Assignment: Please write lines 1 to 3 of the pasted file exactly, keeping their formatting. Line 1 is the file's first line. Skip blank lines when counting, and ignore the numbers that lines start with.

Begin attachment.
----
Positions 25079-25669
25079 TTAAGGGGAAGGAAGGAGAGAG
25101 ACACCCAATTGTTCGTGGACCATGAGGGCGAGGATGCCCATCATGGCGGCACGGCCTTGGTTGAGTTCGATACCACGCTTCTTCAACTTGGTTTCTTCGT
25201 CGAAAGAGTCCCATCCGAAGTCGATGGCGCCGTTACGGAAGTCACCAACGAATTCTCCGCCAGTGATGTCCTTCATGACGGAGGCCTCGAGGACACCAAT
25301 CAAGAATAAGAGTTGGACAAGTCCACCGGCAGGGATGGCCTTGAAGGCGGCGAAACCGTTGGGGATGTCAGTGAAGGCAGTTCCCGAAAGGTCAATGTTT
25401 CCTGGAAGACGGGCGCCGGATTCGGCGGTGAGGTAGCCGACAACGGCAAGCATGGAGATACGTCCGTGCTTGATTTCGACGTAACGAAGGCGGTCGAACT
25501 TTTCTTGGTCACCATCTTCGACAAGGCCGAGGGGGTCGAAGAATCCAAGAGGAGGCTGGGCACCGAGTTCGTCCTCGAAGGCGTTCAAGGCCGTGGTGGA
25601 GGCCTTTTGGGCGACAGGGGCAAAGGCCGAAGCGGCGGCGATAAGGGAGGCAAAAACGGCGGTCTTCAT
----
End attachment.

Positions 25079-25669
25079 TTAAGGGGAAGGAAGGAGAGAG
25101 ACACCCAATTGTTCGTGGACCATGAGGGCGAGGATGCCCATCATGGCGGCACGGCCTTGGTTGAGTTCGATACCACGCTTCTTCAACTTGGTTTCTTCGT